In the contract of indemnity, the person who gives the Indemnity is called the ‘Indemnifier’, and the person for whose protection it is given is called the ‘Indemnity Holder Or Indemnified’.
Scope Of Indemnity Contract
According to the given definition under Section 124 of the Indian Contract Act 1872, the scope of Indemnity is restricted to the cases where there is a promise to indemnify against loss caused:
- By the promisor himself, or
- By any other person
The definition however excludes from its purview cases of loss arising from accidents like fire or perils of the sea. Secondly, situations like those in Adamson vs Jarvis, where cattles were sold under the instruction of a wrongful owner, are also outside the scope of this definition. Such cases and the cases of loss arising from an act done at the request of the promisee are covered by Section 223 of the Indian Contract Act, which provides for an indemnity between the principal and agent.
Also the promise of Indemnity, as envisaged by the section, may be expressed or implied. An illustration of implied indemnity is given in the decision of State Of India In Council vs Bank Of India Ltd,
In this case a note with forged endorsement was given to a bank which received it for a value and in good faith. The bank sent the note to the public debt office for renewal in the owners name. The true owner of the note recovered compensation from the state and the state was allowed to recover from the bank on an Implied Promise Of Indemnity.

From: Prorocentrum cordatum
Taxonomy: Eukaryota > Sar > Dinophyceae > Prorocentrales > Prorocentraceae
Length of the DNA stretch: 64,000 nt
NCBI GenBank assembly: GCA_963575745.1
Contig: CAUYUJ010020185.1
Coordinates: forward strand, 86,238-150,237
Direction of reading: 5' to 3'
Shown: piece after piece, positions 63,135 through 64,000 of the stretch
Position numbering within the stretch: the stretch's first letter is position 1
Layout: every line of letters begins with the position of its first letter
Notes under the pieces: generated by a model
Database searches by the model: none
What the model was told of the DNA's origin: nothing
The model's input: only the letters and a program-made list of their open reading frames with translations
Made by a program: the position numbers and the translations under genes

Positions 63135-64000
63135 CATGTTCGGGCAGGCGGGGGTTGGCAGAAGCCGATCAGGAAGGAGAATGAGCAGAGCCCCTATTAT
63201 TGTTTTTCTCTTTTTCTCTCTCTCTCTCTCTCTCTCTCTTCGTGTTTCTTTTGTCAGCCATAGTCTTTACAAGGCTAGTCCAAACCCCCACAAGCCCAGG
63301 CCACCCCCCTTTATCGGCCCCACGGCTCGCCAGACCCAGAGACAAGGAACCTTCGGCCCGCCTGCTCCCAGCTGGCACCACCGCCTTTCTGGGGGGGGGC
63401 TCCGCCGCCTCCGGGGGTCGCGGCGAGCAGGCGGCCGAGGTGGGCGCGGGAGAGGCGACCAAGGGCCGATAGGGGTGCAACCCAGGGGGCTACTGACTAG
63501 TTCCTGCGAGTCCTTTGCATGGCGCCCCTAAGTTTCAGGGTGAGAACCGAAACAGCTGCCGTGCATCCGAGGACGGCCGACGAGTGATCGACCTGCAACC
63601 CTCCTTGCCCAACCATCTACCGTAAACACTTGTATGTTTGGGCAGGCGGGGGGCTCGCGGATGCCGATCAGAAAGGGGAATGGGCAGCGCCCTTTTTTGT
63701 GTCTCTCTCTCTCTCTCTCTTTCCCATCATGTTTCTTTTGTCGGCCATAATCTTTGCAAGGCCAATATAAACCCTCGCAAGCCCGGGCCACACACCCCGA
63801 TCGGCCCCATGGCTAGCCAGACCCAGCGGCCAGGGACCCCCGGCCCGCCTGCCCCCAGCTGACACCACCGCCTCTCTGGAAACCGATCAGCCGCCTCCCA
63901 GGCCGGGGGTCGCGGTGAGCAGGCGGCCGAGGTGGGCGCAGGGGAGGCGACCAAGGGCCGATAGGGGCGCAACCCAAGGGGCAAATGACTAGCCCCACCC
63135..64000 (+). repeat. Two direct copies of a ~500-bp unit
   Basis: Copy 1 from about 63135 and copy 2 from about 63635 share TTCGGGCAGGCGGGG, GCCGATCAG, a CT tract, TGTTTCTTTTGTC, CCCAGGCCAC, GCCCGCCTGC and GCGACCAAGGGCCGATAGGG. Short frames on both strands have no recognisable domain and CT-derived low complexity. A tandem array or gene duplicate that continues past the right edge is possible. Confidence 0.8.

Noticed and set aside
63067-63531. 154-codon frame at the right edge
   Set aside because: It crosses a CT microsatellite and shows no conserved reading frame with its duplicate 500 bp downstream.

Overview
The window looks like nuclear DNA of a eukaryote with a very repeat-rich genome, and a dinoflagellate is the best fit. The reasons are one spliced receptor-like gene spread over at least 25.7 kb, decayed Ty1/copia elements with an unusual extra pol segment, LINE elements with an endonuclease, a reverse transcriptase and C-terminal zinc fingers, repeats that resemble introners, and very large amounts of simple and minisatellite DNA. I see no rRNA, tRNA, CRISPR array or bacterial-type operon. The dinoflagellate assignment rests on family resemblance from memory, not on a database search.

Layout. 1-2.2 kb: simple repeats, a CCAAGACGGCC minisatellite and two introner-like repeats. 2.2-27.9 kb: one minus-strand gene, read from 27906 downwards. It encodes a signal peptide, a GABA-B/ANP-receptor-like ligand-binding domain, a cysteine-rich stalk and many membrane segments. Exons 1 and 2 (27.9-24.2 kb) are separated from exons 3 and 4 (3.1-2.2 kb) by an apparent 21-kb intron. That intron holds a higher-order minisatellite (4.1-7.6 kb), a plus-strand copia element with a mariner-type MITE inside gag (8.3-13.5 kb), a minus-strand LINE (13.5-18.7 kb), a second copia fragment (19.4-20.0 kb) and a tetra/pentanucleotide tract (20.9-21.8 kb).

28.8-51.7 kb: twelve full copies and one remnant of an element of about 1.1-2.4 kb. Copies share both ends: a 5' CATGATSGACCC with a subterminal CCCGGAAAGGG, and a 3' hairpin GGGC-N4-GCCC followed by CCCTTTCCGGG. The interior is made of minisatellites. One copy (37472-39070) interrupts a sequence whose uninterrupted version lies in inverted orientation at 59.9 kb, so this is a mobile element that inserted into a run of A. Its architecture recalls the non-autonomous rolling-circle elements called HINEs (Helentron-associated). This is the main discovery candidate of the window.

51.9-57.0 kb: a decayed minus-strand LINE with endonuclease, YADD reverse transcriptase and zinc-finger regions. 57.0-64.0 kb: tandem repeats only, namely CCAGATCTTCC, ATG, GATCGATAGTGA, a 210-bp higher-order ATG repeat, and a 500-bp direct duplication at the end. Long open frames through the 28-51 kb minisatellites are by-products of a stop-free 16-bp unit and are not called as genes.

Similarly, in the case of Dr P.N.V.S vs UOI, 1994, An indemnity bond which permits an employee to leave the employment earlier than the minimum agreed period only at the cost of the forfeiture of his bond money is valid, provided that both the period of restriction and the bond money are reasonable. Only that part of bond money can be retained which is necessary to indemnify the employer for his loss.
Extent Of Liability: Rights of Indemnity Holder
Section 125 of the Indian Contract Act, talks about the Rights of Indemnity Holder when sued. It says that ” The promisee in a contract of indemnity acting within the scope of authority is entitled to recover from the promisor-
- All damages which he may be compelled to pay in any suit in respect of any matter to which the promise to indemnify applies;